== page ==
That way, we can cut to the chase and you can see the photos I took of the many and varied Cosplayers at the event.

Maybe you were there?  Maybe a photo I took of you is featured here?  If so, I’d like to thank you for your contribution.  Also, I’ll offer my apologies, if the pic isn’t that great.  Fingers crossed some of these images look alright.

The main goal of the day was to see as many of the stalls as we could, and spend a few quid here and there.  There were a great many treasures to be seen – oh, if only I had the money to buy them all…

I did buy the following:

  • A ReAction figure of Jerry Only from the Misfits (to go with my Misfits Fiend I’d purchased previously).
  • A ReAction figure of the classic Universal monster, the Mummy (bargain price).
  • Freddie Mercury Funko Pop – the yellow jacket version, the first I’d ever seen in the wild and a steal for only a tenner.
  • A Marvel comic book: Master Of Kung Fu – cos I felt I needed to add at least one comic to my collection.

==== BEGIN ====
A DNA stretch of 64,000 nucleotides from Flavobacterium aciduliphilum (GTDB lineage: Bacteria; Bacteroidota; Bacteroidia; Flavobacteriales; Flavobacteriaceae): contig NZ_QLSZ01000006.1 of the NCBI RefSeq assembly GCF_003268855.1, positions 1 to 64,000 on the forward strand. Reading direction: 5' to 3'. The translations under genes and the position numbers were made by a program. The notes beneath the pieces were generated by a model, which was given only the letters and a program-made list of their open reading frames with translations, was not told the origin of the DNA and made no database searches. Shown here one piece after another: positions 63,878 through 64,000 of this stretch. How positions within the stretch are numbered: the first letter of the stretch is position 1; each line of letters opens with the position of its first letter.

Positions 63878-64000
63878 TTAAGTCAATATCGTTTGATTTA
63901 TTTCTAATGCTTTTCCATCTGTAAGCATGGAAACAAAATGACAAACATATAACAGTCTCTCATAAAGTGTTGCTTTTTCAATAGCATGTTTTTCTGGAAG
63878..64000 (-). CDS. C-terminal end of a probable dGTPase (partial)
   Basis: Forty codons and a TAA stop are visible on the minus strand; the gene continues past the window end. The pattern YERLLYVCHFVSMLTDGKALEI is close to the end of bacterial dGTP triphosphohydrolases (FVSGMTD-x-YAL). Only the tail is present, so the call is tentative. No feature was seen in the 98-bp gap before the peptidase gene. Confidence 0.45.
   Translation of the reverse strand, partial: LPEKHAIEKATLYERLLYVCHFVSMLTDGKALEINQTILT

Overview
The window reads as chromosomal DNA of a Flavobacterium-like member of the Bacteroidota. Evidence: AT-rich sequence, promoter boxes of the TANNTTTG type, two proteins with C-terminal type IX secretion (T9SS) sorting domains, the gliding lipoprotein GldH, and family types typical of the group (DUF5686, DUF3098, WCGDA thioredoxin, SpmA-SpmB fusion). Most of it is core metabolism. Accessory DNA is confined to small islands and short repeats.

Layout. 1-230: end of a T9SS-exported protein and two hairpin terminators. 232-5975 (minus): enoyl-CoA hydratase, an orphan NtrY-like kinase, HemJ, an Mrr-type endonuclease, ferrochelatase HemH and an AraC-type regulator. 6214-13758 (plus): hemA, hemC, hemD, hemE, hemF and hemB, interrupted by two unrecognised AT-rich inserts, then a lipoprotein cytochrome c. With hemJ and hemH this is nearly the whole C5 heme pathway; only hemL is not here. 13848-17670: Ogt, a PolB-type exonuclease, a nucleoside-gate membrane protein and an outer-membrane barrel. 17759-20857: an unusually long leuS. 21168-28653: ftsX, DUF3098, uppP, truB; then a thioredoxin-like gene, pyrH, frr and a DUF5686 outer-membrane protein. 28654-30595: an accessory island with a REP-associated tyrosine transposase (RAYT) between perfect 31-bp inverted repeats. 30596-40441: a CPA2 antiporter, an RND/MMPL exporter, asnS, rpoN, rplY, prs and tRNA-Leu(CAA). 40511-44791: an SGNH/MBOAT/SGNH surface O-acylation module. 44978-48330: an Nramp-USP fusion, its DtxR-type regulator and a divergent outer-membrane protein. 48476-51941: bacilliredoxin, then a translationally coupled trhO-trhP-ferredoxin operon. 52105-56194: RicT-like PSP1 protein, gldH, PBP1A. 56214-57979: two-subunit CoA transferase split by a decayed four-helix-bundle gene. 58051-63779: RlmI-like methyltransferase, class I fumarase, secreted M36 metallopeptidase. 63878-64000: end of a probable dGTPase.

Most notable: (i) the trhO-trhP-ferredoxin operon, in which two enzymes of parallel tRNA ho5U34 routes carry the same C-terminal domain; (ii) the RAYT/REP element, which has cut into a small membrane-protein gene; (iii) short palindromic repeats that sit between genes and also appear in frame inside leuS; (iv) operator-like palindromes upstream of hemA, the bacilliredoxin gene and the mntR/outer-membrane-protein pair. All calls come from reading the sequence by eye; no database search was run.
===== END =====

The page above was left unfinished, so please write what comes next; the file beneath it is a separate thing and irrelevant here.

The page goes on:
Not a bad little haul, really.

Over all, though, the greatest success of the day were the amazing Cosplayers.  Thanks to all of your for posing for a photo.  Hope you all had a great day!

That’s it for Part 1 of the MCM Comic Con write-up: stay tuned for Part 2 very soon, with loads more photos to enjoy…

Little Shop of Halloween Horror Fests

Halloween may be over, but as usual, I’ve still got a few left over Halloween Horror Fest reviews to write.  So don’t get too comfortable, you’re not safe just yet…

The Wolf Man (1941)

Yes!  This is what it’s all about – classic Universal Monsters!  The Wolf Man is one of my favourite movies of this type.  It’s massively influential – most of the folklore we know about werewolves was actually created for this film – and it’s great fun for Halloween.